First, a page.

My hypothesis is that the spread of nostalgia had to do not only with dislocation in space but rather with the changing conception of time. Nostalgia was diagnosed at a time when art and science had not yet entirely severed their umbilical ties and when the mind and body – internal and external well-being—were treated together. This was a diagnosis of a poetic science. And we should not smile condescendingly upon the diligent Swiss doctors. Our progeny might poeticise depression and see it as a metaphor for a global atmospheric condition, immune to treatment with Prozac. Modern nostalgia is a mourning for the impossibility of mythical return, for the loss of an ‘enchanted world’ with clear borders and values. It could be a secular expression of a spiritual longing, a nostalgia for an absolute, for a home that is both physical and spiritual, for the Edenic unity of time and space before entry into history. One who suffers from nostalgia is looking for a spiritual addressee. Encountering silence, he looks for memorable signs, desperately misreading them.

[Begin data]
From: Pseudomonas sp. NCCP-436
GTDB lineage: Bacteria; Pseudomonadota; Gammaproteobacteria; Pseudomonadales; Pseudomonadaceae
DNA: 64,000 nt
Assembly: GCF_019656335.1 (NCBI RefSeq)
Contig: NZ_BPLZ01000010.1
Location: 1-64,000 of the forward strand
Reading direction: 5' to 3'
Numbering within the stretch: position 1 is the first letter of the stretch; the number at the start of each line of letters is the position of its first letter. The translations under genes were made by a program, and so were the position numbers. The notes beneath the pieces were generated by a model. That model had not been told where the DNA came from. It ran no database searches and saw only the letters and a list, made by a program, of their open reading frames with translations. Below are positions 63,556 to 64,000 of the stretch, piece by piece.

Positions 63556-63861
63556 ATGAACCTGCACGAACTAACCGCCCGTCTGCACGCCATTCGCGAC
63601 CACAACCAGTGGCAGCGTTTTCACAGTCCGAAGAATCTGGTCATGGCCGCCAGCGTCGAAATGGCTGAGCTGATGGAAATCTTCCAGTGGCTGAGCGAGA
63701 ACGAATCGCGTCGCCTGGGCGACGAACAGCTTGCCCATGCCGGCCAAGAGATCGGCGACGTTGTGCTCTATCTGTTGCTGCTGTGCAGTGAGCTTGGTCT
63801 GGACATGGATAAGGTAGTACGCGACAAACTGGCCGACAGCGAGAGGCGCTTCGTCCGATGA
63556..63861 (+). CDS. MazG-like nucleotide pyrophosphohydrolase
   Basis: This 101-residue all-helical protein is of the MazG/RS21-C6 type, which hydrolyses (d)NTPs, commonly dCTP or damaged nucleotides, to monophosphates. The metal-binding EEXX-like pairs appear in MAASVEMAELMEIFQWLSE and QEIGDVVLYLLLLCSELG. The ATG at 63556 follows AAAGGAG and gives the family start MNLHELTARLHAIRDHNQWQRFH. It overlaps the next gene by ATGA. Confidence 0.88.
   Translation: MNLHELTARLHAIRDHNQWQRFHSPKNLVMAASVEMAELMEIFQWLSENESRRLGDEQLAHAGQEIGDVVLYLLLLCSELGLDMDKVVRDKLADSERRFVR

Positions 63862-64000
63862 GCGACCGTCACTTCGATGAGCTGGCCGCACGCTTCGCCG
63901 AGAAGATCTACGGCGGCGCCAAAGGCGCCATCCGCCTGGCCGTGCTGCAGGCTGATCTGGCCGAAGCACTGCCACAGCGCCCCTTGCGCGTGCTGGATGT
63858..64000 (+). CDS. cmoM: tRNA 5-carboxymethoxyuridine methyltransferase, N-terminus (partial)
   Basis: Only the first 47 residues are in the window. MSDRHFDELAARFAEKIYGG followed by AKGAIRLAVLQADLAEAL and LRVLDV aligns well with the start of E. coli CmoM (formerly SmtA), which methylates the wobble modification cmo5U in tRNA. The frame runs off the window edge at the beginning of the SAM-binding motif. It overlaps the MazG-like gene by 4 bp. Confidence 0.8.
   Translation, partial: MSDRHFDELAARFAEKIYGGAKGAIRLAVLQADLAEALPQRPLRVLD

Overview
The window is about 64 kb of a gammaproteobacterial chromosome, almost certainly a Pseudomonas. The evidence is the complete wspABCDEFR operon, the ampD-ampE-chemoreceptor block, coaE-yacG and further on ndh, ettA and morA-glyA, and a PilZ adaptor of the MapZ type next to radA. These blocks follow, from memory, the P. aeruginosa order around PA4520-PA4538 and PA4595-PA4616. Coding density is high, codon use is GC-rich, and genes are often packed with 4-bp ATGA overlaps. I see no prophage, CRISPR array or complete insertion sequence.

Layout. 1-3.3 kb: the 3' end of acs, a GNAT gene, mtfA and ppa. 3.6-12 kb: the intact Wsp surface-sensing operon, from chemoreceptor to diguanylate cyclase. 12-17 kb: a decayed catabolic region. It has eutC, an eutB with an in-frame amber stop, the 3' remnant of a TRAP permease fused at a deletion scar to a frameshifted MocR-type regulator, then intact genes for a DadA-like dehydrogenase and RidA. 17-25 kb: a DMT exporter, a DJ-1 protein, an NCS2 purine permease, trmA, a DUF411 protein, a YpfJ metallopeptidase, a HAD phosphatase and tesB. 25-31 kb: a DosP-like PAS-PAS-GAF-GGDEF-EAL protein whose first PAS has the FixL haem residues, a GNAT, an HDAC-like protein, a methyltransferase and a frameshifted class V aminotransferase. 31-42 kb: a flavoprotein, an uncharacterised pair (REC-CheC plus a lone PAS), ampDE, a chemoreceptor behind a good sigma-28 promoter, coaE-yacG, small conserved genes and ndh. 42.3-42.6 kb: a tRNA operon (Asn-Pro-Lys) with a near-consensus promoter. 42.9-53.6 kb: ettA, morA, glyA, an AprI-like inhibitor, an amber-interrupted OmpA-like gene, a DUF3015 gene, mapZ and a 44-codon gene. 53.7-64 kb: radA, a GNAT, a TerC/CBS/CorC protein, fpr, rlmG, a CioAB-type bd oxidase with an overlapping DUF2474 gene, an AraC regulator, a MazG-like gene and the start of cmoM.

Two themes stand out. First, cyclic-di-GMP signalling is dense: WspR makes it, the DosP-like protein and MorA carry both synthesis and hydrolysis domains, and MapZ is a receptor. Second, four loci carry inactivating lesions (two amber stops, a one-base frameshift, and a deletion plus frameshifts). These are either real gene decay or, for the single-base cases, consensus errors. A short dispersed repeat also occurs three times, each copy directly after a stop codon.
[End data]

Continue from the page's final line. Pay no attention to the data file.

In response to Enlightenment, with its emphasis on the universality of reason, romantics began to celebrate the particularism of sentiment. Longing for home became a central trope of ‘romantic nationalism’. It is not surprising that national awareness comes from outside the community rather than from within. The nostalgic is never a native but a displaced person who mediates between the local and the universal. Many national languages, thanks to Herder’s passionate rehabilitation, discovered their own particular expression for patriotic longing. Curiously, intellectuals and poets from different national traditions began to claim that they had a special word for homesickness that was radically untranslatable: the Portuguese had their saudade, Russians, their toska, Czechs litost’, Romanians, dor--to say nothing of heimweh and mal de corazon. All those untranslatable words of national uniqueness proved to be synonyms of the same historical emotion. While the details and flavours differ, the grammar of romantic nostalgias all over the world is quite similar. “I long therefore I am” was the romantic motto.